To the extent that the NFIP does help encourage such development, of course, it must be reformed to prevent that. For example, former FEMA Administrator Craig Fugate argued that future development in 100-year floodplains should be ineligible for NFIP coverage.

The NFIP was also designed as a resource for American homeowners during recovery from floods. Disaster survivors often describe recovery as “the second disaster,” a long, expensive process of cobbling together aid from savings accounts, second jobs, loans, friends, family, nonprofits, and the government.

Homeowners with flood insurance can receive substantially more money than those who are helped through FEMA’s individual-assistance program. The maximum NFIP payout is $350,000, whereas the largest possible individual-assistance payment is about $34,000. After Sandy, the average payout from FEMA’s individual-assistance program was only $8,000, compared with over $66,000 from the NFIP. Nevertheless, some survivors have struggled to access the NFIP funds they needed or were entitled to. An investigation following Sandy found evidence of poor management by both FEMA and the private insurance companies tasked with NFIP’s administration.

The extremely small number of people who carry policies also inhibits the program’s assistance in recovery. Currently, only about 5 million American households (or about 4 percent) hold flood-insurance policies, even though about 10 percent of households are located in the 100- or 500-year floodplain and face substantial risk. And the real number is likely higher, given the inaccuracy of flood maps.

These, too, are fixable problems. To improve NFIP’s effectiveness in recovery, FEMA must strengthen its oversight. The agency must provide clarity to policyholders about payout requirements and increase the number of people who buy flood insurance by updating flood maps and extending the requirement to purchase a policy to homeowners at lower risk of flooding.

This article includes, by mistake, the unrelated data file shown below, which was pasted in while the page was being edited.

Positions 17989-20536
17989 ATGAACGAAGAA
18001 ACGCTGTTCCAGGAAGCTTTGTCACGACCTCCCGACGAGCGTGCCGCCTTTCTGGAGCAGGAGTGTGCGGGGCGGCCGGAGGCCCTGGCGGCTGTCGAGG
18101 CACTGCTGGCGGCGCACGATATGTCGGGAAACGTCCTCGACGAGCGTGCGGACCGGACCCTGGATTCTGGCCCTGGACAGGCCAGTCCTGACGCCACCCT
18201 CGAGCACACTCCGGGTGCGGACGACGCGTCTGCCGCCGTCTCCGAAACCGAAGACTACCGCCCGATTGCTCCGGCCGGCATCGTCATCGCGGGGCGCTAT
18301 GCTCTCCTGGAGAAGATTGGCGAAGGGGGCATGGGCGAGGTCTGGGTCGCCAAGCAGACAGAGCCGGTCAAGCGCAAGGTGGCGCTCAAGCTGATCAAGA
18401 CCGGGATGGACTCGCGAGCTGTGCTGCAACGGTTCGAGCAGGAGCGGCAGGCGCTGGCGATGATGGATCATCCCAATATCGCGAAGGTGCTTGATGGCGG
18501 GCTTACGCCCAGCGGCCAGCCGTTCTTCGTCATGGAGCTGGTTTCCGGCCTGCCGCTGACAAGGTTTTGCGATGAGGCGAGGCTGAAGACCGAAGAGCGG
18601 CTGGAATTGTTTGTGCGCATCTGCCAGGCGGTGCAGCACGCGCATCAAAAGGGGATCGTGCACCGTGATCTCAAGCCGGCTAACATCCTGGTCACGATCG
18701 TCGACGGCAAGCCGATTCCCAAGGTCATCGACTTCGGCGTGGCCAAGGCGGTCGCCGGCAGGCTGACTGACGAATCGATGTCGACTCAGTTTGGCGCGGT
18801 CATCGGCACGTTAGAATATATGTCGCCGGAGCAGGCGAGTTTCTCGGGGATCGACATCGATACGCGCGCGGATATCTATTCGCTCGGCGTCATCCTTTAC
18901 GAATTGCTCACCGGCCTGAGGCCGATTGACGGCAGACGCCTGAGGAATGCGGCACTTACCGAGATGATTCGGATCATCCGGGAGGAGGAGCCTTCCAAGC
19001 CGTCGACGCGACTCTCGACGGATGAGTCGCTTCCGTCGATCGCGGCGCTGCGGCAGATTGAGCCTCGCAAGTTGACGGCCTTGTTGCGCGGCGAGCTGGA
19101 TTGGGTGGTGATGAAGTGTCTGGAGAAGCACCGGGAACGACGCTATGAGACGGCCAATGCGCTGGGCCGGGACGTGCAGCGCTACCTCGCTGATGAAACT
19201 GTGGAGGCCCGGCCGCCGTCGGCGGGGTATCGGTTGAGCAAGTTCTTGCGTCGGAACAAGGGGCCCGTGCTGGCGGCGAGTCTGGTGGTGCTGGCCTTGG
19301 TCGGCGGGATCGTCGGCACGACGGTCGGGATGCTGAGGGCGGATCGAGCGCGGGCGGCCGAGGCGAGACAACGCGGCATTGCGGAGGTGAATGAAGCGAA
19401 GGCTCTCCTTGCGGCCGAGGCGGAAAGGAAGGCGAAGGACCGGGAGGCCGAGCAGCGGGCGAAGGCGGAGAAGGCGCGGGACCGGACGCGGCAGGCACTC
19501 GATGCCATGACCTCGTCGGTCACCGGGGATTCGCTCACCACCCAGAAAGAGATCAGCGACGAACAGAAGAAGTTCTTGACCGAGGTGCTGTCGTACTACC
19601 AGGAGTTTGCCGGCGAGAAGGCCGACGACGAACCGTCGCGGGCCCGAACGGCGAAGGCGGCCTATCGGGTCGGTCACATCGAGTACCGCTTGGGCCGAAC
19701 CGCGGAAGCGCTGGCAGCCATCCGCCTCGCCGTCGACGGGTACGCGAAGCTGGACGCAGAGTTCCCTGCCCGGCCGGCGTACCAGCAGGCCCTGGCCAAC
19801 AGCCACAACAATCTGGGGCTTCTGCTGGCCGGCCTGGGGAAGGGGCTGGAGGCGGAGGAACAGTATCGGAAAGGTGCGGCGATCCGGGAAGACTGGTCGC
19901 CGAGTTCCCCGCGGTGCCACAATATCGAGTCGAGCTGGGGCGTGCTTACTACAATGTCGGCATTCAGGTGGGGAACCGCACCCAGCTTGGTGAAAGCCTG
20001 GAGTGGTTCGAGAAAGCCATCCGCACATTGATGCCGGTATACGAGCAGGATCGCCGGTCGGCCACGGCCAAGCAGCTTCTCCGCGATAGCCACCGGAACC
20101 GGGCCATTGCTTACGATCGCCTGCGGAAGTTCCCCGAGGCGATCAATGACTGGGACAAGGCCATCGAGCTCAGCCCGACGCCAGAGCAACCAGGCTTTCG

Congress has, on numerous occasions, attempted to reform the NFIP so that it would avoid future debt. These efforts have consistently failed, because the financial burden they place on homeowners is so large and so politically unpalatable. As a result, the program has been caught in a cycle of short-term reauthorizations, with debt from Katrina and Sandy keeping it on the proverbial chopping block.

As attempts at reform have demonstrated, big, expensive changes to the program will be unpopular. Still, the NFIP has the potential to create safer communities and help people recover faster and more smoothly. Another way of looking at it: The federal government spent more than $100 billion on the response to and recovery from Katrina, and over $48 billion for Sandy. The NFIP’s debt of $24.6 billion is just what’s left of those bills.

That the NFIP costs American taxpayers money is the result of policy choices made over decades. We decided we weren’t going to pay up-front to avoid climate change, and we decided to build along the coasts and in floodplains. The debt the NFIP has incurred is expensive, and it will continue to grow. But it is only a small fraction of the interest on the loan that we’ve taken out on our future.

The debt also tends to overshadow the real good that the program does for Americans. Nearly 1.8 million losses have been paid out since the program’s inception. Without it, where would these survivors be in their recovery process?